Anti-virus software is designed to detect and protect against malicious code that can be contained in Web sites, emails, downloaded files, shared files, pirated software, and even on legitimate, commercially-released software on CD's or DVD's once in a while. Most anti-virus software works by examining the code against a database of known malicious code (commonly known as "signature checking"), and also looking for software that has characteristics that make it suspicious, even if it's not in the database ("heuristic" checking). I personally use ESET NOD32 Antivirus and have been for years, but there are many other good antivirus programs.

Firewall Software

Another essential security application is firewall software, especially if you're not behind a hardware firewall. If you're connected to the Internet through a properly-configured hardware firewall (or a properly-configured router with firewalling capabilities), then probably the firewall included with Windows or most other operating systems is adequate. But if your computer is connected directly to the Internet (or if you're not too confident that the router or firewall is configured properly), then you need a good software firewall. In this case, I recommend ESET Internet Security. It includes the ESET NOD32 virus scanner that I like, plus a firewall and other security applications. This probably is the best choice for most users unless you are certain that your external firewall is properly configured.

Anti-Spam Software

There are many anti-spam applications out there, and most of them are very good. But the one I personally use and have been using for almost two decades is MailWasher Pro.

Let me say this right off the bat: MailWasher is not the easiest anti-spam application to install or use. It also doesn't work if you use webmail to check your mail. It only works if you use an email client installed on your own computer like Outlook, Windows Mail, or Thunderbird. It doesn't matter whether you use IMAP or POP3, but it has to be a resident client, not a webmail app. Also, don't attempt to install MailWasher until you have all your email settings and passwords handy. It will ask for them during setup.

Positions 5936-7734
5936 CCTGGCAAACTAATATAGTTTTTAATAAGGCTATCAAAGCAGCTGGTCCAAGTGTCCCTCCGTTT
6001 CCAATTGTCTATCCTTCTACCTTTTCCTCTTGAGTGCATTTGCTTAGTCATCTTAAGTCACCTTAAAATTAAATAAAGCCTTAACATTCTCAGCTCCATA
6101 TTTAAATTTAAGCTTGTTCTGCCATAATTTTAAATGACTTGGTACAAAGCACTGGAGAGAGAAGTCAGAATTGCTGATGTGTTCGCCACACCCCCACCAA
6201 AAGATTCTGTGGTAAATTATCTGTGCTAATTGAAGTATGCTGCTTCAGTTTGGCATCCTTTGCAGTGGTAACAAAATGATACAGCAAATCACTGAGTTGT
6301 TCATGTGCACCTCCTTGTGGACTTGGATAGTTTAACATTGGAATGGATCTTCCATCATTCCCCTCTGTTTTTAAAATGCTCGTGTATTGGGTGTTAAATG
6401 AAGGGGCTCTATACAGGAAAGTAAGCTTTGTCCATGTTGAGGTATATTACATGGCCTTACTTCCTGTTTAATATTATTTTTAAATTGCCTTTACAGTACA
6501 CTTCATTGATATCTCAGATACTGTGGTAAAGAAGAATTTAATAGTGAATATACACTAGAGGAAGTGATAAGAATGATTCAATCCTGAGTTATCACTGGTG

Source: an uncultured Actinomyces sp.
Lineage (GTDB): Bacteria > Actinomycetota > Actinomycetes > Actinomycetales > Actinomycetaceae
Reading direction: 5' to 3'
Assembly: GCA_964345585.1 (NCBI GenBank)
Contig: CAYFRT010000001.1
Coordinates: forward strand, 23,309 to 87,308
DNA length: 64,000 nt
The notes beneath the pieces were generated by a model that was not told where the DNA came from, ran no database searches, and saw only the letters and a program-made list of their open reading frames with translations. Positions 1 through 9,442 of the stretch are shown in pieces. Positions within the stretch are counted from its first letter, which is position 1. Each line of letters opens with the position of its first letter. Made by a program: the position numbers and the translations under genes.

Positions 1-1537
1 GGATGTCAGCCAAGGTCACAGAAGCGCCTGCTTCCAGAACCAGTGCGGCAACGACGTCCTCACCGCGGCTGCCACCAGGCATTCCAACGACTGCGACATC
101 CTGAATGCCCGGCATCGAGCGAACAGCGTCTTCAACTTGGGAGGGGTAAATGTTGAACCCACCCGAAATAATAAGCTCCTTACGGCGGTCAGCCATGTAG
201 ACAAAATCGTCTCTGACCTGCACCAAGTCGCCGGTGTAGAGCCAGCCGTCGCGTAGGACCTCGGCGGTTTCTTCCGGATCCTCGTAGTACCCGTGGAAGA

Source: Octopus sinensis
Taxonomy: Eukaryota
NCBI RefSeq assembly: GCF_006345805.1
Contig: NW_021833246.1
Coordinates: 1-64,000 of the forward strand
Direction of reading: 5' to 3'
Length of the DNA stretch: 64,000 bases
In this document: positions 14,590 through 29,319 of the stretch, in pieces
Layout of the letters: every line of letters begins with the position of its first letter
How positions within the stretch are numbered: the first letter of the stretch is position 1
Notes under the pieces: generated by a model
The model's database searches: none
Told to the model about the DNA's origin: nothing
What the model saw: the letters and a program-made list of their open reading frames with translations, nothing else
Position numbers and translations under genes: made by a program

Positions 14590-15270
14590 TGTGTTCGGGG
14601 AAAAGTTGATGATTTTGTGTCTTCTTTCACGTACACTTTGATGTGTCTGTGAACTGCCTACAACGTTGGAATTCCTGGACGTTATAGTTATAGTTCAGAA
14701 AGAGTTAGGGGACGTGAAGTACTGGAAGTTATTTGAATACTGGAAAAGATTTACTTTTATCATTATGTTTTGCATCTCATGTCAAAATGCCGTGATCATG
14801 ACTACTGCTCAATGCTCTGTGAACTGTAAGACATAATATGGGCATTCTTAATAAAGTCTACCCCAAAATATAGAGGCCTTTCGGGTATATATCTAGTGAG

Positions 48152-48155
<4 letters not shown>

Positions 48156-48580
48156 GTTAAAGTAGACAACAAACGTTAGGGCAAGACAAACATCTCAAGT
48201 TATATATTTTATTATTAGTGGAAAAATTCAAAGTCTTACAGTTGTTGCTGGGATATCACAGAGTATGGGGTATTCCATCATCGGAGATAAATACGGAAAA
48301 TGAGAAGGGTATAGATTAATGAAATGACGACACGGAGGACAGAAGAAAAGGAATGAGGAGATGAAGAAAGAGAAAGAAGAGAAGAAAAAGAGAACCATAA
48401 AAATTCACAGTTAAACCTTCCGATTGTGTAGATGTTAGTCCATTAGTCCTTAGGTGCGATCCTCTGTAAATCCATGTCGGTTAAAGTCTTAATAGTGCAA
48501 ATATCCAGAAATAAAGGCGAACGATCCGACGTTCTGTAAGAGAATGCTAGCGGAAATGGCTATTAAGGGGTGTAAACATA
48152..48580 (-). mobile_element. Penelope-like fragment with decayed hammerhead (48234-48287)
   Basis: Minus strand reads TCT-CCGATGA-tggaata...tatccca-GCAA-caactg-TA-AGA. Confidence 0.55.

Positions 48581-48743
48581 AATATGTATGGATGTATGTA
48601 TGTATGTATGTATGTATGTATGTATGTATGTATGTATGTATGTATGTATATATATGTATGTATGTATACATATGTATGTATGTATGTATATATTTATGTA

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The way MailWasher works is that it sits between your email client and the Internet and checks the mail before your email client does. When mail arrives, it alerts you, makes an educated guess as to whether or not the mail is spam using a variety of filters and algorithms, and allows you to decide how to handle it. You can mark the mail as legitimate, mark it as spam, delete it, and/or bounce it. (I urge you not to bounce spam, by the way; but the ability is there if you need it.)

You also can report spam to Spamcop or another anti-spam database if you have an account with the organization maintaining the database, to the United States Federal Trade Commission, or to any other agency you define and configure in MailWasher. I personally report every spam I receive to Spamcop and have reported nearly a hundred thousand over the years. Spamcop uses these reports to notify hosting companies that their servers are being used to send spam; and if the hosts don't correct the problems, the servers are added to real-time blocklists (RBL's) that email providers use to filter spam before it ever gets to users.

Long story short, MailWasher makes checking email into a two-step process, which may turn some users off. But it also provides you with advanced spam-handling functionality that other spam filters don't, as well as the ability to become a real-life spam cop if you want to proactively fight spam. Most importantly, it doesn't do anything without your approval, which means it will never delete legitimate mail.

You can download a free trial of Mail Washer Pro here.

You can learn more about keeping your computer safe on this page.